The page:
The work, published on December 21st, showed how the team was able to 3D print tissues onto a cold plate at -4°F (-20ºC), after which they were preserved in a freezer at -320.8°F (-196ºC). The tissues, researchers said, can then be thawed within minutes for immediate use.
Tendons and ligaments
In 2018, biomedical engineers from the University of Utah developed a method for 3D printing ligaments and tendons. The method involves first taking stem cells from the patient and printing them on a layer of hydrogel to form a tendon or ligament. This is allowed to grow in vitro in a culture before being implanted. However, the process was very complex, because connective tissue is made up of different cells in complex patterns. The team first needed to develop a special printer head that could lay down human cells in the highly controlled manner they require.
To do this, the team partnered with Utah-based company Carterra, Inc., to develop a specialized printhead that would let them lay down cells in complex patterns. The printhead was then attached to a 3D printer normally used to print antibodies for cancer treatment.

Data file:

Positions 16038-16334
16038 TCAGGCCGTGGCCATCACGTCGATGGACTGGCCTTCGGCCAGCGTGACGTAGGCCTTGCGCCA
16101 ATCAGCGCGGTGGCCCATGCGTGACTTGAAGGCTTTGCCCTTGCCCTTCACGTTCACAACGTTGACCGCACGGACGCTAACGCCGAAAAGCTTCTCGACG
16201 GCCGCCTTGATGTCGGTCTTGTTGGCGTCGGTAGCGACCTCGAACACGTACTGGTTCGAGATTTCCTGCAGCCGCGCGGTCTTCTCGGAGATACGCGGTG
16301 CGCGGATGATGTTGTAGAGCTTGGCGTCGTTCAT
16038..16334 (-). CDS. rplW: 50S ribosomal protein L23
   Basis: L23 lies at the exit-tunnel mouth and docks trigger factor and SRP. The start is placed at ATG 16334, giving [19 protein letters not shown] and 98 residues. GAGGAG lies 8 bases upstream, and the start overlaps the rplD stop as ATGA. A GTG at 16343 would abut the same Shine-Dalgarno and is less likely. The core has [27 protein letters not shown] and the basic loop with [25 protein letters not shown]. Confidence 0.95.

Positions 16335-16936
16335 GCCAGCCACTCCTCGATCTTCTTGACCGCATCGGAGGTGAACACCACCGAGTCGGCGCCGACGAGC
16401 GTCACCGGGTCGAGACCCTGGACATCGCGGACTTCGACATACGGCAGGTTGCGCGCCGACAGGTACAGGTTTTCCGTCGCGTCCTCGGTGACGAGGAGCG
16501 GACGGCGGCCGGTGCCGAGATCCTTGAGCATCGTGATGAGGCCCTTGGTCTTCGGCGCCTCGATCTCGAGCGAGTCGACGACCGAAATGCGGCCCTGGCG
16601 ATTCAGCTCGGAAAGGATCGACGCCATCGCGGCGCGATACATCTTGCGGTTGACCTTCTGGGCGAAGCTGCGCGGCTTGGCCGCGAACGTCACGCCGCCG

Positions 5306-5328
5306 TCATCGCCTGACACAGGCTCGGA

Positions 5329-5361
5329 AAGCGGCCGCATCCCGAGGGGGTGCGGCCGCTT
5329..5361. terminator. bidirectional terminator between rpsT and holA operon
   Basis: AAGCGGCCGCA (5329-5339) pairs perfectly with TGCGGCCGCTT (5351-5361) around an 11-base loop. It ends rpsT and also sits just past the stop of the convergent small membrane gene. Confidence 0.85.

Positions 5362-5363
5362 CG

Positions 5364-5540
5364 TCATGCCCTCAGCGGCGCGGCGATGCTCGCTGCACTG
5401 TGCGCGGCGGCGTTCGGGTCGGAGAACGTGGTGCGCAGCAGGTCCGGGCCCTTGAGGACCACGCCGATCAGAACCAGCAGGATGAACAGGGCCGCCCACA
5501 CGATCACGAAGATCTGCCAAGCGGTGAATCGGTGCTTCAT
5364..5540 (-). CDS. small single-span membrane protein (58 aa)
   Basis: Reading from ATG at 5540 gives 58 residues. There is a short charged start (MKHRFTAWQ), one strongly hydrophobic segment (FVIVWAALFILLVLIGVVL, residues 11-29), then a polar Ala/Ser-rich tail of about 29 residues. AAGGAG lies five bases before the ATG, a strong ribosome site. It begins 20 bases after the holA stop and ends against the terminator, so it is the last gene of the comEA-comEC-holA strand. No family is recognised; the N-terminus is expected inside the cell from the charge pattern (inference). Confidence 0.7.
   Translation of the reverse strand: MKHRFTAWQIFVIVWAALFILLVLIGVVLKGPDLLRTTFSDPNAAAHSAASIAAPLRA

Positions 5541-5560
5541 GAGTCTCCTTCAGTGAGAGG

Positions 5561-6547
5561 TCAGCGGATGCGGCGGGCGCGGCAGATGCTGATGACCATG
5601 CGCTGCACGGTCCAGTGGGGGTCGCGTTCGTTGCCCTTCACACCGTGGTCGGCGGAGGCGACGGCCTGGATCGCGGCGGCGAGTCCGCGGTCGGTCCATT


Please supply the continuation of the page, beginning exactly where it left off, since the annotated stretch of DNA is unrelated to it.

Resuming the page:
With this technique, the scientists managed to 3D print stem cells taken from a patient’s body fat onto a layer of hydrogel. This hydrogel facilitates cell growth in vitro in a culture, forming either a ligament or tendon in the process.
The new tissue is then implanted in the damaged area of the patient’s body, eliminating the need for additional tissue replacement procedures.
Replacement tissues for those needing it are often harvested from elsewhere on a patient’s body or from a cadaver. However, tissue from cadavers runs a high risk of being rejected by the surrounding tissues or of being of poor quality and ineffective.
Instead, tissues created from the patient’s own cells can reduce the complications involved with a transplant and speed up the healing process.
Skin bioprinting and wound healing
3D bioprinting could also help us say goodbye to skin grafts in the near future, as doctors could be able to 3D print new skin for each patient.
Skin grafting is the transplantation of healthy skin from an animal, a human donor, or the patient’s own body to another part of his or her body where the skin is badly damaged. The procedure is commonly used to treat severe wounds, burns, ulcers, and infections, or after the removal of skin cancers.
But the technique involves several risks, from hemorrhages and loss of sensitivity to infections, scarring, and rejection.
This is why scientists from Wake Forest Institute for Regenerative Medicine (WFIRM) are working on a mobile bedside skin bioprinting system that could let doctors print bi-layered skin directly on the patient’s wound.